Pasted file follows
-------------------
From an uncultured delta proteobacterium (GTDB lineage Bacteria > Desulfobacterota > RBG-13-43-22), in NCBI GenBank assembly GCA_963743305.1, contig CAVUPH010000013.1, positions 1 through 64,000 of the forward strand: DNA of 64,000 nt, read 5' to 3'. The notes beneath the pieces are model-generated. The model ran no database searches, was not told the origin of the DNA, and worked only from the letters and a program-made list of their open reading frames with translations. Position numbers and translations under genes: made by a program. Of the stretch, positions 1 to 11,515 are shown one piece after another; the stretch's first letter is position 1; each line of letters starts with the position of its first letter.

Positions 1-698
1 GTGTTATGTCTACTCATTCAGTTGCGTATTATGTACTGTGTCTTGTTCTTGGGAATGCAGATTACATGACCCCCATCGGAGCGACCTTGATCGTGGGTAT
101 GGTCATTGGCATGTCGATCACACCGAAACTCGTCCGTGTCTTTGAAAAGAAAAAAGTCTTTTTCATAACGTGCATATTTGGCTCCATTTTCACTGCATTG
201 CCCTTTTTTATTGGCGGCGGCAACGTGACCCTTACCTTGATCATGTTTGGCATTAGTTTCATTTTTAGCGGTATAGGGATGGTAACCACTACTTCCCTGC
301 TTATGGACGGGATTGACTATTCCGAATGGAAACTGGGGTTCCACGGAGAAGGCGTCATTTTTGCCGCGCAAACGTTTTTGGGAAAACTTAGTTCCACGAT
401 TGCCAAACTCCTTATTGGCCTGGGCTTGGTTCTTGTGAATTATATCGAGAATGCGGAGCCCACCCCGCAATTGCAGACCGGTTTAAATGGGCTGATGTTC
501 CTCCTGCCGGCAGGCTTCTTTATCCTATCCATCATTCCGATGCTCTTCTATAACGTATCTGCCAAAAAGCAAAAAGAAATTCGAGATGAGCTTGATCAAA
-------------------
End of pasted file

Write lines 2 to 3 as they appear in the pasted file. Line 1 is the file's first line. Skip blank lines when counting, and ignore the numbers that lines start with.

Positions 1-698
1 GTGTTATGTCTACTCATTCAGTTGCGTATTATGTACTGTGTCTTGTTCTTGGGAATGCAGATTACATGACCCCCATCGGAGCGACCTTGATCGTGGGTAT